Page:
On October 21, Florida-based health insurer AvMed, Inc. (AvMed) settled a data breach class action lawsuit for $3 million, even though no plaintiffs in the class demonstrated that they had suffered identity theft or any other type of fraud as a result of the breach. The agreement marked the first time a defendant has settled a data breach suit where the plaintiffs were unable to prove identity theft or similar harm. Click here to view the proposed settlement agreement.
The plaintiffs relied on an unjust enrichment theory to prosecute the case. In the absence of damages relating to identity theft, the settlement amount was based on the portion of plaintiffs’ insurance premiums that allegedly should have been used to protect their personal information.
Settlement Could Pave the Way for Future Data Breach Cases
This settlement, which was granted preliminary approval on October 24, may pave the way for future plaintiffs whose claims of unjust enrichment will likely be easier to prove than identity theft or fraud. The agreement could also cause an uptick in litigation and costlier settlements in the years ahead. For companies that store personal information, the AvMed settlement sets a precedent for recovery in cases where individuals are unable to prove fraudulent uses of their personal information. Additionally, the settlement could signal an increased desire by the courts to hold companies that experience security breaches financially accountable in court – even if no identity theft results from a breach.
The case against AvMed was initially dismissed in district court in July 2011, after the court found that the plaintiffs were unable to prove that injury had resulted from the theft of their personal information. In September 2012, the case was revived by the Eleventh Circuit, which found a link between the stolen information and certain instances of identity theft. Settlement talks resulting in the $3 million agreement followed.
In the AvMed settlement, the plaintiffs’ request for damages was based on an unjust enrichment claim. They argued that they had overpaid health insurance premiums, which allegedly account for the cost of protecting their personal information. The settlement agreement (which remains subject to a final approval hearing, scheduled for February 28, 2014) included a $10 annual premium refund, subject to a $30 cap, for affected plan members. The agreement also included payments to certain individuals who were able to prove identity theft as a result of the incident.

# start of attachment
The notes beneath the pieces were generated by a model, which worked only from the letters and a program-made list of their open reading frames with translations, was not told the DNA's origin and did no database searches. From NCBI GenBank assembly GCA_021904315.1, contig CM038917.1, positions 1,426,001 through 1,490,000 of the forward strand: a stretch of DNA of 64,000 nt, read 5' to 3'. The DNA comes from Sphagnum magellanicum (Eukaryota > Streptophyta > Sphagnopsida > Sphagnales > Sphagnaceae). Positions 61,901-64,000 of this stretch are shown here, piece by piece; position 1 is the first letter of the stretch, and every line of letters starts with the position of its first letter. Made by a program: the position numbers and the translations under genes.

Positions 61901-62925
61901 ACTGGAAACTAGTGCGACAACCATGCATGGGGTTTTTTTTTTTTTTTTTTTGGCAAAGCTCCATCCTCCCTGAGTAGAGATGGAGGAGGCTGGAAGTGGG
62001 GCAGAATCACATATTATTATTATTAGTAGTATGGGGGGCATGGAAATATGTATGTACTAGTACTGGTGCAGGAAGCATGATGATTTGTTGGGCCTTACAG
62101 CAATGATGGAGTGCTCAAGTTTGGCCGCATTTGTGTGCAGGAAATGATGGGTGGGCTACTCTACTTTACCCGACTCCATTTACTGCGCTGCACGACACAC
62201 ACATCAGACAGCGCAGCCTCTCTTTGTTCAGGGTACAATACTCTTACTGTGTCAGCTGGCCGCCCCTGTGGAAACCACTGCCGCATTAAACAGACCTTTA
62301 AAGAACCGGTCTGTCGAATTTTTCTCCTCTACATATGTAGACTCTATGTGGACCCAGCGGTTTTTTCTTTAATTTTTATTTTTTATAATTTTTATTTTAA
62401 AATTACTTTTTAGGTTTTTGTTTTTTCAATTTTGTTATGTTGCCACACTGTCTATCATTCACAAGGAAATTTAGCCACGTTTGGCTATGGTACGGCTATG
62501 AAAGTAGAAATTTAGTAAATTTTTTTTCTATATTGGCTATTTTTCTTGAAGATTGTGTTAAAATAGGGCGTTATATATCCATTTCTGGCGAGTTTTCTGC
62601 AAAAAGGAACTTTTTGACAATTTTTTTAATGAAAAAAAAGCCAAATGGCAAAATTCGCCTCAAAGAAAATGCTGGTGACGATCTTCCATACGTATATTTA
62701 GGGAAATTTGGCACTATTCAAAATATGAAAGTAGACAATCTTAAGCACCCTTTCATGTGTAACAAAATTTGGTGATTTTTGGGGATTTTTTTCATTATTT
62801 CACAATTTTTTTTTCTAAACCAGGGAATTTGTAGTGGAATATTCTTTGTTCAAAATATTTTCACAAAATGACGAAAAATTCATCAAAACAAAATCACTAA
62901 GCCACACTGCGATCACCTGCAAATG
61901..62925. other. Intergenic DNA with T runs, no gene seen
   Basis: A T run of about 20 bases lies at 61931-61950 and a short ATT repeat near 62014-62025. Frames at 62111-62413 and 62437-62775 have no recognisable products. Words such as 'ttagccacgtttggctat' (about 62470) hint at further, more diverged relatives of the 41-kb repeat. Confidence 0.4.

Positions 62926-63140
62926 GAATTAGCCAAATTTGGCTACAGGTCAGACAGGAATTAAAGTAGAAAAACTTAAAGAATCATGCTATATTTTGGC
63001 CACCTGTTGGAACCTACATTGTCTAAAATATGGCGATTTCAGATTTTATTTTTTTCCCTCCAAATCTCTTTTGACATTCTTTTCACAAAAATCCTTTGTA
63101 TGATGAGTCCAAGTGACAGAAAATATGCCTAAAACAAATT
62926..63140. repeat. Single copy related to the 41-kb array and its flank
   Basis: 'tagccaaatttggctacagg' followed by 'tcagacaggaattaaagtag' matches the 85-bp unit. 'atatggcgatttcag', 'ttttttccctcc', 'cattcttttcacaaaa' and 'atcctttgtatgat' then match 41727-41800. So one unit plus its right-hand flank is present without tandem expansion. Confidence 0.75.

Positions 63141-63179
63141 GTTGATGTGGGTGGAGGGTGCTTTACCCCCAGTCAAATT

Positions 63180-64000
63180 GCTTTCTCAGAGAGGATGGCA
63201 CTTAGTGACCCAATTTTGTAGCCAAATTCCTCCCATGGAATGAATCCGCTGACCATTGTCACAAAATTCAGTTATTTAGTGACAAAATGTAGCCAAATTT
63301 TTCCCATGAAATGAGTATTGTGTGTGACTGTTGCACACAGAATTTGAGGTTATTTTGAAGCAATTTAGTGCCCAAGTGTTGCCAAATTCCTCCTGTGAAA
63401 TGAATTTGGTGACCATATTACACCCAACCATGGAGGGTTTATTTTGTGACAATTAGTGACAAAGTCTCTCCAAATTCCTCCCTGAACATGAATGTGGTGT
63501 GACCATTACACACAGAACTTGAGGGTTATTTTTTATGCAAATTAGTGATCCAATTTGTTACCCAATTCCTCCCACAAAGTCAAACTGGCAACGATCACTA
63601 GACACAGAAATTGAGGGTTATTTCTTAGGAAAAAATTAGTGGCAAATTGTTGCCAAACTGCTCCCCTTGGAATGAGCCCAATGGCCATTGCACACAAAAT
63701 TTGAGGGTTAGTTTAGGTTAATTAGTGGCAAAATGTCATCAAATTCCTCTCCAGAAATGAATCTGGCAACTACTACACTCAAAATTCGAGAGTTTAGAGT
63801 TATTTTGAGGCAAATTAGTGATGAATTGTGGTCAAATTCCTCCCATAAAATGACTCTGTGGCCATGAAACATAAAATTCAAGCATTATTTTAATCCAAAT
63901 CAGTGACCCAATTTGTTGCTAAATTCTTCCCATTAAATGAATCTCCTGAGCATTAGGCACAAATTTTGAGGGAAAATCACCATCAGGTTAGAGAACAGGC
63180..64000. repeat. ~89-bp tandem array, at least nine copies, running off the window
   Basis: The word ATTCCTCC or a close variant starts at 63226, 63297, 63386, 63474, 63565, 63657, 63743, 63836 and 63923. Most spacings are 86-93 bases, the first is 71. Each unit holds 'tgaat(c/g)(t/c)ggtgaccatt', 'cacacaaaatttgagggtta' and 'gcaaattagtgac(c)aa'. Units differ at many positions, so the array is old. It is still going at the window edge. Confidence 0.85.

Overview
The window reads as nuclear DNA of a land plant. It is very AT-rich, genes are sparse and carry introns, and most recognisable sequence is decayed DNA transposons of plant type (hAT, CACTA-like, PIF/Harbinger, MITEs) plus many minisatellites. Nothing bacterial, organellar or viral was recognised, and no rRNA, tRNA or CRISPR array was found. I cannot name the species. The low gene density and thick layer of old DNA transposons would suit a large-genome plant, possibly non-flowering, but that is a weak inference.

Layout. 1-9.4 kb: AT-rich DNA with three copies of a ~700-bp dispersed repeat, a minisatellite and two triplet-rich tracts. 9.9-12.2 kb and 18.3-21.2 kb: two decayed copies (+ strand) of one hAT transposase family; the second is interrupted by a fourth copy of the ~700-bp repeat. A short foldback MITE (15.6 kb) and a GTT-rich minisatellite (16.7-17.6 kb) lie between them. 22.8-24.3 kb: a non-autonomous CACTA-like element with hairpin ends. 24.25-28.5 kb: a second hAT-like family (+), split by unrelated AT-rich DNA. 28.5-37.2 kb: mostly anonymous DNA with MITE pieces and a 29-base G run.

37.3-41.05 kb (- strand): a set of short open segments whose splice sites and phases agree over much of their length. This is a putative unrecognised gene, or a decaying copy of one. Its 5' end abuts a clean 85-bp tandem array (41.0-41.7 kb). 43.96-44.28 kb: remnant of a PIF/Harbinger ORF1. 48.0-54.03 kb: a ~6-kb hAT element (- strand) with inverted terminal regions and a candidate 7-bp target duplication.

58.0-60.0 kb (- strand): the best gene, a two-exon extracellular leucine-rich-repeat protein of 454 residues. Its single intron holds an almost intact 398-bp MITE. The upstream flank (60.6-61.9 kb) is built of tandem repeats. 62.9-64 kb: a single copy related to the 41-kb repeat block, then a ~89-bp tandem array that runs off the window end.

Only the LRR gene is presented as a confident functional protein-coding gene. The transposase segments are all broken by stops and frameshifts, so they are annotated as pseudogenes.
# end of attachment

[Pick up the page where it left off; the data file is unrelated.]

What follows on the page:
In previous data breach cases, plaintiffs were required to link breaches to a specific incident of fraud or identity theft, which can be difficult to prove. Unjust enrichment cases create a much lower bar to recovery, as virtually all companies that electronically store private information are required to protect that information. If failing to do so can become the basis for a claim, the AvMed settlement could signal a significant increase in recoveries in data breach cases.
However, companies with stringent security measures and up-to-date breach notification policies and procedures would likely have a stronger defense than AvMed in future breach lawsuits. The initial case was brought after a December 2009 theft of laptop computers containing unencrypted personal information (including names, social security numbers, addresses and medical information) of 1.2 million AvMed customers from a company conference room.
AvMed, a covered entity under the Health Insurance Portability and Accountability Act (HIPAA), is required to comply with certain security measures to protect electronic protected health information. Requirements include data encryption and ensuring workplace security in areas where electronic protected health information is stored. AvMed’s failure to comply with HIPAA requirements provided a basis for recovery for failure to adequately secure protected health information. Similarly, defendants who fall demonstrably short of federal and state privacy laws will likely have less success in future litigation than those with an understanding of – and history of compliance with – relevant requirements.
Settlement Requires AvMed to Implement a Compliance Plan for Data Protection
In addition to the significant financial award, the settlement required AvMed to institute a compliance plan for data protection. The compliance features of the settlement include:
Mandatory security awareness and training programs for all company employees.
Mandatory training on appropriate laptop use and security for employees who access company laptops.
Upgrading all laptops with additional security mechanisms, including GPS tracking devices to help locate the devices if they are stolen.
Adopting password protocols and requiring encryption technology on all company desktops and laptops.
Installing physical security upgrades at company facilities and offices.
The agreed upon updates to AvMed’s compliance program provide an outline of key features of a robust security program. Companies looking to bolster their data security compliance programs can look to the AvMed settlement as a model for ensuring data security in an uncertain new landscape. A strong security program continues to be the best defense against potential data breach class action lawsuits. For more information on creating and implementing an effective security program to defend against data breaches, click here to view Manatt’s recent presentation, Navigating the New Risk Environment.